ORLANDO — As the Celtics reflected on their blown opportunity, their chance to reach the NBA Finals as the highest seed left in the Eastern Conference, Glenn Frey’s “The Heat is On” blared through the cozy AdventHealth Arena as the Miami Heat celebrated their return to elite status.
The Celtics could have been on the floor celebrating, drowning in confetti and sharing deep hugs, but they just weren’t tough enough. They lacked the killer instinct. They panicked in crunch time. They were exposed for their lack of a true center.
They just weren’t good enough.
The Celtics will, however long this offseason lasts, lament this series. They gave away the first two games — or rather they were taken away from them — and when they needed to be perfect, they weren’t.
Miami had too many shooters. Too much Bam Adebayo and the Celtics were exposed for the talented-but-flawed team they are. The 125-113 loss in Game 6 on Sunday was a microcosm of the series. When the Celtics played better than Miami, they won. But when the games were even, when it came down to the final minutes, they were no match.
It was a painful way to end what could have been a special season. Reaching the Eastern Conference finals for the third time in four years was an admirable achievement but losing in six games to the fifth seed, a team very few picked to even reach the conference finals, force the Celtics to leave the NBA bubble with their pride bruised, realizing next year will really be next year (2021).
Miami outscored the Celtics, 35-17, after falling behind by 6 points with 9:15 left. The Celtics just couldn’t contain Adebayo, the new-age big man who played point center and dribbled repeatedly into the paint and scored. The Celtics have been trying to get away with Daniel Theis as a starting center all season, a position they really never addressed fully after Al Horford left and Aron Baynes was traded.
Theis tried vigorously to match Adebayo but lost nearly every matchup. With Adebayo able to get into the paint and score at will and Miami spreading the floor with shooters, the Celtics just couldn’t get defensive stops.
They lacked toughness, even though none of the players who spoke with the media after the game said it was an issue. The most definitive sign of panic for this team is to resort to 3-pointers. The Celtics took 14 in the final period, missing 12.
Jayson Tatum, as brilliant as he is for 22 years old, couldn’t come to the rescue. Jaylen Brown, as usual, didn’t get enough shots. Kemba Walker, exposed in this series for his defensive deficiencies, missed five 3-pointers in the final period. The collapse was thunderous. The Celtics ran out of counter moves.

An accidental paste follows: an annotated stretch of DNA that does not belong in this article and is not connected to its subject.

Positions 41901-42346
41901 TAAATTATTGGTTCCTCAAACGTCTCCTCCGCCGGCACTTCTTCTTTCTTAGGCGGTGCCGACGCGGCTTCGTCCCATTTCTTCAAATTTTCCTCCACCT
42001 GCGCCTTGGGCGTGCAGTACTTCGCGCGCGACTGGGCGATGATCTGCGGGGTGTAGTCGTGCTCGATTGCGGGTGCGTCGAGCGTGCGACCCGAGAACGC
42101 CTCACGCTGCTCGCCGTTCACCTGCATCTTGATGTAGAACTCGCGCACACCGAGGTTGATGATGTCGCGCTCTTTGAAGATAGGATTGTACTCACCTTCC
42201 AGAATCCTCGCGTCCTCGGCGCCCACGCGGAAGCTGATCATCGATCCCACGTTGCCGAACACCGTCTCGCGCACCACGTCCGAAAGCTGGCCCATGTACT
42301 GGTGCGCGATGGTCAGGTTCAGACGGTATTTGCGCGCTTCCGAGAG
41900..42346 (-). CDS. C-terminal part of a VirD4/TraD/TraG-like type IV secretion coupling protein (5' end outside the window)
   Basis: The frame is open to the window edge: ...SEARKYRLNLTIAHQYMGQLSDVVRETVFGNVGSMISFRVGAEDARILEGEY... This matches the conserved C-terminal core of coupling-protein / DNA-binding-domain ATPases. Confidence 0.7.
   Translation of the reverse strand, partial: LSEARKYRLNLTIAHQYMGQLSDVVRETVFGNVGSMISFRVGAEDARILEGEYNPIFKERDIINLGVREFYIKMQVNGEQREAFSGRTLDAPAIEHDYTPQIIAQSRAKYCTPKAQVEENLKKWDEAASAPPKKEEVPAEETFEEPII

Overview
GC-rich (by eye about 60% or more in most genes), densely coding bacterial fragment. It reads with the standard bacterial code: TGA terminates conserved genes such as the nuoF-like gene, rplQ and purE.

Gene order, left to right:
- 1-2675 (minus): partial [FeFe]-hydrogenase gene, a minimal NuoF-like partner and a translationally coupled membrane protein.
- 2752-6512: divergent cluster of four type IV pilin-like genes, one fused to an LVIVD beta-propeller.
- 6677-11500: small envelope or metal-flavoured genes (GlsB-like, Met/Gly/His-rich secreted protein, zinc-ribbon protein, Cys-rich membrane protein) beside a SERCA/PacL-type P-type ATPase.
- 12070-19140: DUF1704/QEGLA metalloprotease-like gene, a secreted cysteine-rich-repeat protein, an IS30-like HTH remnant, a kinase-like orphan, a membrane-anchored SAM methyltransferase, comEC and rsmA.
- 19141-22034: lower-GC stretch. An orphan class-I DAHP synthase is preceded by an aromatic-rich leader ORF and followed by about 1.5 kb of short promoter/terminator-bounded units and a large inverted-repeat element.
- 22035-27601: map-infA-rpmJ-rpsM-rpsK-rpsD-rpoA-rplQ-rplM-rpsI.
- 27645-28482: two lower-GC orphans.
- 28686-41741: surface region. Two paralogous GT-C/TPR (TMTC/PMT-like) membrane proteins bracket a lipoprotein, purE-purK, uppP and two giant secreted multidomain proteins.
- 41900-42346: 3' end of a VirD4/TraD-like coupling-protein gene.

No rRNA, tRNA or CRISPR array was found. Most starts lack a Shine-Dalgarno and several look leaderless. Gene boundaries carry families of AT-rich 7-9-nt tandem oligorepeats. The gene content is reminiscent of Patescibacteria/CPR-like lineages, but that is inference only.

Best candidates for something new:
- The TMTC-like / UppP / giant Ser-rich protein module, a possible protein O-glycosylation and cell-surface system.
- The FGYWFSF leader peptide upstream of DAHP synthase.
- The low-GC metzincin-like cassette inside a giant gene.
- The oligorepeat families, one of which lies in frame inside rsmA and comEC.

“Best thing we did, the best stretch of defense we had all night, maybe the only good stretch of defense, was when we were switching with Grant (Williams),” a rather resigned coach Brad Stevens said. “But that got taken and exposed a little bit as well there toward the end of it. Miami deserves a lot of credit. They’re super physical, super tough, very, very savvy. I think they’re the best team in the East and deserve to be representing the East in the way that they have played.”
But who saw this coming? The road to the Finals was supposed to be clear after the Celtics beat the defending champion Toronto Raptors in seven games. But the Celtics had definitive weaknesses that were revealed by masterful Heat coach Erik Spoelstra, although what’s most disappointing is that the Celtics were out-worked and out-gritted in all four losses.
When it came to crunch time, they melted. The most talented team doesn’t always win, as we know. Sometimes it’s the team that plays better together when the game is on the line. The Celtics appeared confused about who was going to take key shots, which led to pressing. Walker trying to endear himself to teammates with a big 3, Tatum trying to show the world he’s an All-NBA player with a crafty move, Smart still trying to prove he’s a respectable 3-point shooter.
And none of those players were quite good enough in this series. Gordon Hayward was supposed to make a difference but he was hardly 100 percent, and that affected the Celtics' approach. According to an NBA source, Hayward sustained nerve and retinaculum damage in that sprained ankle and he could barely jump. He needed about two-plus more weeks of rehab that the Celtics just didn’t have. So he played on one leg.
The Celtics were just hoping to push this series to seven games, hoping they had enough fortitude to make Miami nervous in a winner-take-all final game. But the lack of execution was miserable. Down, 103-102, with 5:40 left, the Celtics went 0-for-6 shooting with two turnovers over the next 3:21.
Miami scored 13 points in that stretch. It’s pretty simple why the Celtics lost. They don’t yet have the clutch gene.
“I think for us it’s more whenever we have leads learning how to maintain it, learning how to be better, not playing in spurts,” Walker said. “I thought we did that a lot throughout the course of this season. We’ll get better. We had a lot of times where all of us didn’t play together — injuries, things of that nature. This is our first year together, so we’re going to have some time to grow. It’s going to be a fun group for the next couple years.”
It’s frustrating for the Celtics to already employ the “we’ll get em next year” approach so soon after such a disheartening loss. But maybe this just wasn’t Boston’s year, but it definitely could have been and maybe should have been.
“I believe in this group; I think we were capable,” Tatum said. “We had more than enough to get the job done. We just let a couple slip away. Got to give credit to them. They played great. But I really loved and enjoyed playing on this team.”